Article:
Four million Sudanese to suffer dangerous food insecurity between now and September; UNOCHA reporting over 102,700 displaced by Jebel Marra violence

Conflict, below average farming production and poor pastureland conditions are among the causes of this food shortage (1).  And as anyone who follows Sudan in the news knows, prices for food and cooking supplies have gone up enough to hurt households nationwide (2).

So over the next six months or so, even if they receive food aid, people in the Jebel Marra area in Darfur and rebel-controlled areas of South Kordofan State are expected to suffer food gaps, acute malnutrition and deaths as a result of food insecurity, or at least to be forced to sacrifice a great deal of their livelihood assets in order to eat (3).  And even if people in much of North Darfur State, North Kordofan, Red Sea State receive food aid, they are still expected to endure above average acute malnutrition rates, or to be compelled to give up more and more of their livelihood assets in order to get food (Ibid.).

And according to UNOCHA, as of March 6, aid agencies have reported a total of 102,753 people displaced by violence in Jebel Marra (1), and that : “There are also unconfirmed reports of up to an additional 70,000 IDPs [internally displaced persons] in Central Darfur as a result of the Jebel Marra conflict.  The UN and partners have been unable to verify this reported displacement due to lack of access (1, page 1).”

  1. UNOCHA Humanitarian Bulletin Sudan, Issue 10, 29 February – 6 March:
  2. Radio Dabanga, March 10, 2016, “Basic commodity prices continue to rise in Sudan”:
  3. The first of these two categories is the Level 4 (Emergency) classification, and the other is the Level 3 (Crisis) classification as defined by the Famine Early Warning Systems Network (FEWS-Net), which is a collection of US government agencies and companies that monitors food security in about thirty-five countries.  See:



Late start to below-average rains lessens 2015 crop yields, preventing food security improvement in Darfur; 10,000 displaced on attack on 34 Kutum Locality villages

Thirty-four villages in Kutum Locality, North Darfur State were attacked on December 2 and 3.  Fourteen villages were burned, another twenty looted; five people were killed and about ten thousand were displaced, mostly to the mountains, were they remained as of December 20, according to UNOCHA’s Humanitarian Bulletin for Sudan (1).  Aid groups were planning to evaluate the needs of these villagers in order to get them much needed supplies and shelter.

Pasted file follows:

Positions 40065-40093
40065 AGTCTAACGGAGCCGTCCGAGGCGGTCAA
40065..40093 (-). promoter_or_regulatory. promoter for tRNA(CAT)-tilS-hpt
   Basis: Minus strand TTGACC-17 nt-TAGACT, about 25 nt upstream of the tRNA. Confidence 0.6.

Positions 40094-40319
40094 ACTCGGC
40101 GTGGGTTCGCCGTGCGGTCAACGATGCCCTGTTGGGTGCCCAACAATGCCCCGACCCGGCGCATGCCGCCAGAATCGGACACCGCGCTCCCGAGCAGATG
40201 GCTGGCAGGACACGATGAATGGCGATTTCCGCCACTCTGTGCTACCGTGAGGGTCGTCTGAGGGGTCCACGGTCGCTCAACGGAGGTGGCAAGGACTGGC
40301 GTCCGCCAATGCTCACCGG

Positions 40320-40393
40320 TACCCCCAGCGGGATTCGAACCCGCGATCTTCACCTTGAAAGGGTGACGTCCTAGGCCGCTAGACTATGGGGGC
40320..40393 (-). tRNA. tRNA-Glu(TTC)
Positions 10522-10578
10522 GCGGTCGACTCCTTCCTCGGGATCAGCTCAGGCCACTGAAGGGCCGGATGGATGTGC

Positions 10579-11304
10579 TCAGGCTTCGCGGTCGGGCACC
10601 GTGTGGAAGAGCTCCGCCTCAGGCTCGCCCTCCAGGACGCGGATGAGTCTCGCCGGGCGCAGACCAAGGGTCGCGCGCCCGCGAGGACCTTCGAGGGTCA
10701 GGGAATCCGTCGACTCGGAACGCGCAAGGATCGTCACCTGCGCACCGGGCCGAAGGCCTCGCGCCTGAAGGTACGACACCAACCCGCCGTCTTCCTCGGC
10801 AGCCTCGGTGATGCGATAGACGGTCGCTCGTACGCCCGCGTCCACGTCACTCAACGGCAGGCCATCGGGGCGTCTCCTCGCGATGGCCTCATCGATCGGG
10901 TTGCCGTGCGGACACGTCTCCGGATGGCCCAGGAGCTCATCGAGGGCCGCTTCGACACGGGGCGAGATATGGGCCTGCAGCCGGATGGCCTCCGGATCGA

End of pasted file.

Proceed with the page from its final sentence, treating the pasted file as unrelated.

DOHS has received calls from Darfur about food shortages that have been caused by the drought.  They are consistent with Famine Early Warning Systems Network reports on Darfur’s food security for late 2015 and early 2016 (2) (3).   FEWSNet has stated that due to a late start to the rainy season and below-average rainfall in some areas, crops were planted and will be harvested about a month later that normal.  This will mean less food produced, lower harvesting wages, less food for nonfood items in trading.  North Darfur is projected to remain at food stressed levels, through March 2016, with many parts of the state able to keep from getting worse only if they get a steady supply of aid.  Parts of the Jebel Marra area are expected to remain at food crisis levels (the next step after the food stressed level) for the same period.  Persons in camps for the displaced will continue to be badly limited in access to farmland and farm work due to ongoing conflict.

This makes news of aid groups serving about 7,875 people in the Northern Jebel Marra area with shelter and food supplies for the first time since 2011 somewhat encouraging, at least until you learn that another 29,000 people approached the aid groups asking for help (UNICEF, UNHCR and the Sudanese Red Crescent Society were among the aid groups involved) (1).

Funding for the UN Office for the Coordination of Humanitarian Affairs in Sudan for 2015 was 57% funded as of December 20 (1).

The DOHS Board is considering how best to respond to these crises.

  1.  UNOCHA Humanitarian Bulletin for Sudan, December 14 to 20, 2015:
  2. Famine Early Warning System Network, Sudan Food Security Outlook:  October 2015 to March 2016
  3.  Famine Early Warning Systems Network, Food Security Outlook Update [for Sudan, November 2015]:

Millions in Euros donated to Darfur; UNAMID to remain at least another year

The Eurpean Union is giving an additional 4 Million Euros for aid work in Sudan.  This brings the total EU donation for 2015 to 32 Million Euros.  See related Radio Dabanga article:

UNOCHA funding for Sudan is now at the 36% mark.  Germany has given the World Food Program 2.5 M Euros for work in Darfur.  Also, the International Committee of the Red Cross (ICRC) gave a substantial amount of seeds and agricultural equipment to civilians in need of them in government-controled and other parts of Jebel Mara, which is the mountainous region in the middle of the Darfur states that has been the site of aerial bombardment and other attacks this year.  See the UNOCHA Humanitarian Bulletin for July 6 – 12:

UNAMID, the African Union and UN peacekeeping force in Darfur has had its mandate renewed by the UN Security Council Resolution 2228 on June 29, which allows it to operate in the Darfur states of Sudan for another year.  Several days later, on July 15, they have already had to defend themselves:  UNAMID soldiers returning from escorting a World Food Program convoy were fired upon by unknown gunmen northwest of Kutum, North Darfur State.  The peacekeepers returned fire and drove the attackers away.  See:

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